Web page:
More specifically, I will be observing for strengths and difficulties you may have at each level of Gottman’s “Sound Marital House:”
- Do you have detailed “love maps” of each other’s lives (know each other well)?
- Do you share fondness and admiration for each other?
- Do you habitually turn toward each other in daily interactions?
- Do you have a positive perspective on your relationship?
- Do you manage conflicts effectively?
- Do you support each other in making your life dreams come true?
- Do you create shared meaning?
Combining Individual and Couples Counseling
Sometimes one partner’s individual issues may need additional attention, and could benefit from individual therapy.
If only one of you wants concurrent individual therapy, it is usually recommended that you see a different therapist for this (not the couples counselor). This is because seeing just one of the spouses individually would skew the couples counselor’s perspective on the relationship, and bias them to see things in a lop-sided way.
However, if both of you want concurrent individual therapy, then the couples counselor can see both of you individually as well. However, be careful to do this only if you are sure both of you will follow through with it, because if one of you drops out, then the other will need to be referred to another counselor for individual therapy. Switching therapists (for individual therapy) could be difficult if you are in the middle of sensitive work.
Treatment Plan Review
As with individual counseling, I like to check in after a pre-determined amount of time, to see what progress you are making on your goals, to re-assess your difficulties, and to make plans for your continued work toward goals.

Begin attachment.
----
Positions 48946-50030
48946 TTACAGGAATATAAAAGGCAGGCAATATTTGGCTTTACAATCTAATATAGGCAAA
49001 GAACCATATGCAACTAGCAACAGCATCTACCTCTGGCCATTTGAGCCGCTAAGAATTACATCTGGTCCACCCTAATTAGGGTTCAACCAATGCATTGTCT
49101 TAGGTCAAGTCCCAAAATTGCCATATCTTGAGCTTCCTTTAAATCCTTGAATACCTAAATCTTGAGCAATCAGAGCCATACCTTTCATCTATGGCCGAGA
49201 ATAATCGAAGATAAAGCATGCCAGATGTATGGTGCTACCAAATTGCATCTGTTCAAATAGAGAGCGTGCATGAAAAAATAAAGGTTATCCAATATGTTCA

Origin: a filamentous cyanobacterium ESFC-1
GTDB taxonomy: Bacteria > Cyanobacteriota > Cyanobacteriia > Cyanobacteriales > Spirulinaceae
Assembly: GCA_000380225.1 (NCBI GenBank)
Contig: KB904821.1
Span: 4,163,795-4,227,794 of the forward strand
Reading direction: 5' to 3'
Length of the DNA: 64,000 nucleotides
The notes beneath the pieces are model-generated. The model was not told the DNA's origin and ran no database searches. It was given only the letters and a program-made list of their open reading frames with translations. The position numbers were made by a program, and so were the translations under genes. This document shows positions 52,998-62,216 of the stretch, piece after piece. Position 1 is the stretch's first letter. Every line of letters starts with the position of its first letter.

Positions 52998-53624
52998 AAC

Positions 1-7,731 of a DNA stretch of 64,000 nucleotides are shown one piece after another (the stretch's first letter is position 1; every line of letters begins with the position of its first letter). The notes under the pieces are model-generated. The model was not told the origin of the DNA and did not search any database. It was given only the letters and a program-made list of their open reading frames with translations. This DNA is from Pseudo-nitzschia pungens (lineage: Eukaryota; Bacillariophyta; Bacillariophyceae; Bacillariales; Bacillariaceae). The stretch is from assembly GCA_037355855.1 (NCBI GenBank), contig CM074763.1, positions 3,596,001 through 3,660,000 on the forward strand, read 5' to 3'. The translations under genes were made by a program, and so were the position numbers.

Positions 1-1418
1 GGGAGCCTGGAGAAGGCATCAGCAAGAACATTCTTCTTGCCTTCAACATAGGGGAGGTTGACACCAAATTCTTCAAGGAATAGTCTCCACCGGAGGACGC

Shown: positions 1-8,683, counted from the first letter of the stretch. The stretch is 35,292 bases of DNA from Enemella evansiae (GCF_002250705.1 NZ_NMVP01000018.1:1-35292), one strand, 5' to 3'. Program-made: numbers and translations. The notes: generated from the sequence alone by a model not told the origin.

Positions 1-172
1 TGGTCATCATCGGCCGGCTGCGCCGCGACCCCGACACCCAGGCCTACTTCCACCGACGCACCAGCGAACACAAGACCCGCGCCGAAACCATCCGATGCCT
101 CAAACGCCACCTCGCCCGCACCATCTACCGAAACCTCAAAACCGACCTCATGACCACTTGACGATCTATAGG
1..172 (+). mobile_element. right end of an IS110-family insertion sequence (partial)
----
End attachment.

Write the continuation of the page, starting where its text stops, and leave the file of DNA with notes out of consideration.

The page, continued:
At the time of the treatment plan review I ask for your feedback and we decide whether to continue therapy, for how long, at what frequency, and focusing on what goals or issues.
A typical treatment plan lasts three months (about 12 sessions), and most couples renew their treatment plan a few times. Of course, keep in mind that all treatment is voluntary and you can stop at any time.
If you are able to improve your communication and relationship patterns, and gradually feel more comfortable and secure in your relationship, then we can reduce the frequency of sessions to once every other week, or even once a month… and ultimately decide to stop altogether.
When you decide to stop, it is helpful to have one last session to review difficulties, goals, progress and any further work that needs to be done independently. We can also discuss ideas for maintaining the progress made and additional sources of support of information that may be helpful after counseling.
Sometimes couples will do several rounds of couples therapy through the course of their relationship. They may do premarital therapy, and they may receive therapy for various difficulties as time goes by. There may be difficult transitions, decisions or losses that you encounter as a couple. Just as with individual therapy, it is okay to return for a booster session, a short series of sessions, or for a new round of therapy if you feel a need for it.
Again, please don’t hesitate to call if you have any questions about therapy. There is no obligation, and I’m happy to help answer your questions. You can reach me at 708-429-6999, extension 229. Or you can e-mail me through the contact page on this website.